3D Printing in Social Studies by Chris Shedd

photo6photo7 photo8 Burley students are mastering 3D printing technology. They are researching and creating 3D models to enhance their learning, collaborate with another local middle school, and even to help a group of college students. The 3D printer offers a great opportunity for students to develop new technology skills and to use their creativity.

Last semester students began using a 3D printer in my social studies class. Students researched and created 3D models of structures including Jamestown, Monticello, the Rotunda, the Mayflower, and Burley. One student created an almost exact replica of a specific Civil War bullet. Nine Burley students attended the Tom Tom festival to show off their work to the public. Many students made 3D models for their Creative Projects and researched their historical significance.

photo3photo4  photo5

This semester we have an exciting partnership with an 8th grade class at Sutherland Middle School. Burley students are going to research and recreate spy gear from the American Revolution. Sutherland students are going to look at modern spy gear and some of the science behind it. We are hoping to have our classes Skype with each other, share what we have learned, and discuss how spy gear has changed over time.

Burley students are also creating models from natural history for Randolph College in Lynchburg, VA. Randolph’s Natural History Collection is considering buying a 3D printer and scanner. They want to scan items from their collection and paint them. They have asked Burley students to create 3D examples to test their paints. So far students have created a snail, a trilobite, fossilized dragonfly, a crab, and a lobster. Three copies of the snail have already made it to Randolph College, and they liked it so much they have requested more copies. Mrs. Schoppa has been helping us keep up with the printing of objects. I am hoping some of her students will create models for Randolph as well.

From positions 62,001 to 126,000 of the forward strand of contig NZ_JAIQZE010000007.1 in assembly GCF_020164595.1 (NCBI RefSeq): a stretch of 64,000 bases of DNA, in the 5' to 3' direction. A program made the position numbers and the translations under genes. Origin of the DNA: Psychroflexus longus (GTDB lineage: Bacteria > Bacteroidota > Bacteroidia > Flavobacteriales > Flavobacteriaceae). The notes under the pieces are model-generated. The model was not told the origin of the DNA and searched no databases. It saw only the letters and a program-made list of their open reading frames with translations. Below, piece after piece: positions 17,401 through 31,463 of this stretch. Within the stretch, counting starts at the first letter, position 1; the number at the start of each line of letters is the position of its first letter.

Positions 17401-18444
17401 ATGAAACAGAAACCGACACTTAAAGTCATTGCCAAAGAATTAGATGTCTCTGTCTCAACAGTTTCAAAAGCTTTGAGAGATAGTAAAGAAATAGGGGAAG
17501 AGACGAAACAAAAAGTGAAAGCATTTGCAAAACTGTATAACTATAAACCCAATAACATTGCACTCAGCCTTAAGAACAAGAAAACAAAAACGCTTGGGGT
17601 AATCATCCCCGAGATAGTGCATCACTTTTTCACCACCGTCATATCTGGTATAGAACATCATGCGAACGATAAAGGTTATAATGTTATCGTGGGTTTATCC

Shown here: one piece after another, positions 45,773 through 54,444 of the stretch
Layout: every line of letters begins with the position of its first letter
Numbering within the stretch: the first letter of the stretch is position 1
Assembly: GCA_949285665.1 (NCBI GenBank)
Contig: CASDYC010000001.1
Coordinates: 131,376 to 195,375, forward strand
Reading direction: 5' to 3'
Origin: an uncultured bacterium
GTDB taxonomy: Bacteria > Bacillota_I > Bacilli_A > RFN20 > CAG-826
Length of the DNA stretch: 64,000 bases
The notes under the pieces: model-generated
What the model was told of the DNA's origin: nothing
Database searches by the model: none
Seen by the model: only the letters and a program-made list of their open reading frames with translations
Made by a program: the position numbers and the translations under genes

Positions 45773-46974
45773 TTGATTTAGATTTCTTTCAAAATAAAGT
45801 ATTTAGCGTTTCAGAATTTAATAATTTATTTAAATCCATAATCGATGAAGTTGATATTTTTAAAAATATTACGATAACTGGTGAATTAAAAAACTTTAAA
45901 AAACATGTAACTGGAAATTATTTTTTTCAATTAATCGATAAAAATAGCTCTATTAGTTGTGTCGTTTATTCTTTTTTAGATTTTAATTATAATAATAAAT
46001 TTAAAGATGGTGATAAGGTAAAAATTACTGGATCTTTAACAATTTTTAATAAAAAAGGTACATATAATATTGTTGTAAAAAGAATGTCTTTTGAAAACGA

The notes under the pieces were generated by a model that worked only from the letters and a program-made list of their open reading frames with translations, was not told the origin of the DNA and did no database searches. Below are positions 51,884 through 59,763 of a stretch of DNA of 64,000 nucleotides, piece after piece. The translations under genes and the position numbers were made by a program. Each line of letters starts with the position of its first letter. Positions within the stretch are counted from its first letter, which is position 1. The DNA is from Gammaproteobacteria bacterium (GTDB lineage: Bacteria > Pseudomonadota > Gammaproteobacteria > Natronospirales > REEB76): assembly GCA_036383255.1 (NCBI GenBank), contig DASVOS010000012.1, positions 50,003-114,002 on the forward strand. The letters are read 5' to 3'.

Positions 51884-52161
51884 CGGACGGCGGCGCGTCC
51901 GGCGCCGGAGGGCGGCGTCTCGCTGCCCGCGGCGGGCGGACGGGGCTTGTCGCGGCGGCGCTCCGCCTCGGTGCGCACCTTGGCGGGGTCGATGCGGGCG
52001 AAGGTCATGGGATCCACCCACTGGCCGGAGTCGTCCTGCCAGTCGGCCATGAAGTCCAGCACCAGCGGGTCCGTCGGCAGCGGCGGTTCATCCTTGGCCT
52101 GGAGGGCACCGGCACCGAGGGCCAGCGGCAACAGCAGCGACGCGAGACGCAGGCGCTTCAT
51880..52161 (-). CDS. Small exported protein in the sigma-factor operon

photo2 photo1photo

All students have modeling software on their computers. I encourage students who are interested to download Autodesk 123 D. It is a free, basic CAD program.   Give it a try!

Intrigued?  Comment below to ask Mr. Shedd or his students a question or to let them know what you are thinking.

One thought on “3D Printing in Social Studies by Chris Shedd”

  1. Mr. Shedd’s class: Spy gear from the American Revolution! Now that sounds interesting. I would love to learn more about what that looked like. I tend to think of spying as a more modern development during wars. I hope you will let us know what you learn about how spying has changed over the years!

Leave a Reply